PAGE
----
Wednesday, October 31, 2012
Thirty One Days of Horror: Silent Hill - Revelation
Day Thirty One: Silent Hill - Revelation
Holy cow, I made it. Blogging random topical stuff related to one's particular interests is one thing. Setting out to specifically meet a quota (for fun and not profit, admittedly) is something else. Still, it was worth it, and the fun in reviewing films for a month has taught me that I ought to do this more often. It's fun to analyze movies, to wonder about what they did right as well as how and why things might have gone horribly wrong.
Speaking of which, Silent Hill Revelation is up next! I ponied up for a 3D matinee showing (so, about $11) and saw it today. I was the only one in the theater on a 5:10 PM showing. Pity horror movies don't scare me anymore, that could have been cool.
In fair disclosure, I forgot to mention that my review of Resident Evil: Retribution was for a standard (non 3D) version and I saw it in a discount theater for $2. By contrast, Silent Hill Revelations was full (matinee) price and was in 3D. As usual, no movie I've seen in 3D since Avatar has been worth the extra few bucks. Also, I would have been less annoyed at this movie if I'd waited to see it for $2 as well....my bad. Wife and kid are out of town for a few days again, had to seize the opportunity while I could!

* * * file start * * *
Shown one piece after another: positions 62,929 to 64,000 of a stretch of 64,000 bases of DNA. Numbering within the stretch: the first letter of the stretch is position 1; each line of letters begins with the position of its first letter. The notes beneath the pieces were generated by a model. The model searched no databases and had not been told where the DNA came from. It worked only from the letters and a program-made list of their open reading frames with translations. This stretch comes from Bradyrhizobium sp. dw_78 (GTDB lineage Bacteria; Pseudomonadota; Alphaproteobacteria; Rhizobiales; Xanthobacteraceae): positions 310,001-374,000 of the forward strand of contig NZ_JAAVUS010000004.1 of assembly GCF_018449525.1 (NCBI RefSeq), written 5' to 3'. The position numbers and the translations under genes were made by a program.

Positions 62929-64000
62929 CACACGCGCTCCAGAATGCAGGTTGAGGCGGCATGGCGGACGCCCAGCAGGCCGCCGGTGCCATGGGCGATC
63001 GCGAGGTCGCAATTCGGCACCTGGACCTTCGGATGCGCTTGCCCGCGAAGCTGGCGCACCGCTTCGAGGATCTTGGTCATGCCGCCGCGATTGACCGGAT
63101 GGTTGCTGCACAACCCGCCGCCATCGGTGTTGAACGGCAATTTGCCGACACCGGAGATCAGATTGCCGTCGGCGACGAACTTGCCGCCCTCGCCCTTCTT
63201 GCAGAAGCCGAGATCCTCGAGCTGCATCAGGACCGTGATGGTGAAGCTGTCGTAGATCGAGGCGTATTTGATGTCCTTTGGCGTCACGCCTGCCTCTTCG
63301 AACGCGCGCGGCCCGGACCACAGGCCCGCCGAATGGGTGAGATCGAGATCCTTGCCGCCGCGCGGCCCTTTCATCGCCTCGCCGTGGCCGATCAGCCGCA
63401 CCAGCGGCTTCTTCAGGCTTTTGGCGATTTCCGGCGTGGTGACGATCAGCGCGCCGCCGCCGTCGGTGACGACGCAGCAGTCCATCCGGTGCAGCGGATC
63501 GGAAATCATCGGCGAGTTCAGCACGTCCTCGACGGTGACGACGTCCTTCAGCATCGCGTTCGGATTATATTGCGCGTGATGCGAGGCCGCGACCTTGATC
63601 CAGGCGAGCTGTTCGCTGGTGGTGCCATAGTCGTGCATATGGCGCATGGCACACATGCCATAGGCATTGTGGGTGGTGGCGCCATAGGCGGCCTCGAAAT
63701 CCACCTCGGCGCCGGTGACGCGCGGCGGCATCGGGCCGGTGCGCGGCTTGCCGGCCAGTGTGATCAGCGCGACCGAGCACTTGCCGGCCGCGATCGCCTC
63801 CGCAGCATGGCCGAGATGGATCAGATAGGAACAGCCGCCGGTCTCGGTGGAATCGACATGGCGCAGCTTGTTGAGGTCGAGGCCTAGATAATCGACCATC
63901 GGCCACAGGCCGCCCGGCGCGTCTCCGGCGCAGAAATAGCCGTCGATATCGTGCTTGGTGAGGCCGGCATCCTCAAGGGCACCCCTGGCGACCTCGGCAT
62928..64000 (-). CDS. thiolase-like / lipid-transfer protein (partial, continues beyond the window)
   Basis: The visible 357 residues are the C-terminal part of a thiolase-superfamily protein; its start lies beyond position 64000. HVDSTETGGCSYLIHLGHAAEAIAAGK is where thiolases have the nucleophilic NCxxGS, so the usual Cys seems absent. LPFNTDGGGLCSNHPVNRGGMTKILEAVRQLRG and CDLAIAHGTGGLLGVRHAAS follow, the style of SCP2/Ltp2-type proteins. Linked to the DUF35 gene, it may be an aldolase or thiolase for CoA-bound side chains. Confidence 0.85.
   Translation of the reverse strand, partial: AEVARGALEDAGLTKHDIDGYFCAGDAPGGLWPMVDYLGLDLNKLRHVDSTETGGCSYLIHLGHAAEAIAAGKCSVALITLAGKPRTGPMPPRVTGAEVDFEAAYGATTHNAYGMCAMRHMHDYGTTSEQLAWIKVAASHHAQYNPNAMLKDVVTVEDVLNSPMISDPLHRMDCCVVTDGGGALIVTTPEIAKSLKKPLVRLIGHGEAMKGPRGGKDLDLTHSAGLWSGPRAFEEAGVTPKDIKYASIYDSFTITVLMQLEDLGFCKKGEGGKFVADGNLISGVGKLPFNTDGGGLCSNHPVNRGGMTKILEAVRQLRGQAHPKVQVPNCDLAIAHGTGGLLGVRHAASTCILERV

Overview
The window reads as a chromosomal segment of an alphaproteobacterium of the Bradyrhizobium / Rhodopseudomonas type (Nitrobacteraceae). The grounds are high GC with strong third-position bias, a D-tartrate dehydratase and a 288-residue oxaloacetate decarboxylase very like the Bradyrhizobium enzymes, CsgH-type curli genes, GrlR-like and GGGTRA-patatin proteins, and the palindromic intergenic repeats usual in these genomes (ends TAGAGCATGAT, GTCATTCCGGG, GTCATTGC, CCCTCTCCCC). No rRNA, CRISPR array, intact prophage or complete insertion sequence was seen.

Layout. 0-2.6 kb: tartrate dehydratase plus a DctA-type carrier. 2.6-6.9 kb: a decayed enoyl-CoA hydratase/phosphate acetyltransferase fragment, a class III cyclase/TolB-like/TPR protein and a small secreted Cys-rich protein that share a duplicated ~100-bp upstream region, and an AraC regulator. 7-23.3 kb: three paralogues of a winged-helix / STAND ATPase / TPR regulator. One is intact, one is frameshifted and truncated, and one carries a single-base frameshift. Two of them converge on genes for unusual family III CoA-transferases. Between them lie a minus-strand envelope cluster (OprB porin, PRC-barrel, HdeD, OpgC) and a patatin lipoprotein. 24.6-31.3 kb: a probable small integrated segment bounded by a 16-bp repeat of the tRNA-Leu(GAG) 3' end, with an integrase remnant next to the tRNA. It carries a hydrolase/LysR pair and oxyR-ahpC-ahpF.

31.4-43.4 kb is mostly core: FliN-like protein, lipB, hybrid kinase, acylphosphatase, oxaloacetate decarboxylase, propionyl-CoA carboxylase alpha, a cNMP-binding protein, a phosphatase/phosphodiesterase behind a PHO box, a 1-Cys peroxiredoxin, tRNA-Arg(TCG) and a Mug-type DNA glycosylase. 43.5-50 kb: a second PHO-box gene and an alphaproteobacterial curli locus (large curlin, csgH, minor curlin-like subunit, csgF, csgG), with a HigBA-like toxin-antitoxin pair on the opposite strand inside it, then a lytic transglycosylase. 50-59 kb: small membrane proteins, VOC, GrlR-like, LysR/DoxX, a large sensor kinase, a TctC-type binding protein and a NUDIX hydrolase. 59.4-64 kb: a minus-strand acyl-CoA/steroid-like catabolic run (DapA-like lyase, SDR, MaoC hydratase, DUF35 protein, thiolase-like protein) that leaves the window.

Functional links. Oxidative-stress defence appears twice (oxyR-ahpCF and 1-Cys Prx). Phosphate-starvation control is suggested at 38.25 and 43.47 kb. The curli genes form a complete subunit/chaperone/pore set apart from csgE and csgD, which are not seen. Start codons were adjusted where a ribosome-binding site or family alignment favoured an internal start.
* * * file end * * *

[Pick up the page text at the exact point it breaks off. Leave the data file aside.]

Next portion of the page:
Watching all these Resident Evil movies as well as Silent Hill Revelations has made me realize what might be going on in the development cycle of game-to-film design. I think it starts something like this:
Studio lands a deal for using the game IP. Marketing howls in triumph.
Early on, game studio hands over the game, the art assets and script used to develop said game. The people picked for set design, costuming and FX go hog wild with the amazing assets laid out for them. This wasn't always so; there was a time (when games still looked like ass and our imaginations filled in the cracks) that the team poo-poo'd the assets and did their own thing, enraging the fans.
The script writers are handed copies of the game and maybe the development script and assets used for the "story" part of the game. It's not in a format that they can assimilate from their screenwriting experience, and they chuck it. Someone is tasked with playing the game, but he's not really one of those "gamers" so he hands the game off to his son, who plays it and when his dad asks for a summary he copies and pastes the summary of the plot from Wikipedia. Second possibility: no one bothers to play the game because it requires too much attention for hopped-up Hollywood to bother so they just cut straight to Wikipedia.
Someone reads the Wiki and culls out all the stuff that makes no sense without context. Then they paste in the stuff that generations of film writing have burned into their heads must be in any film for a perceived demographic.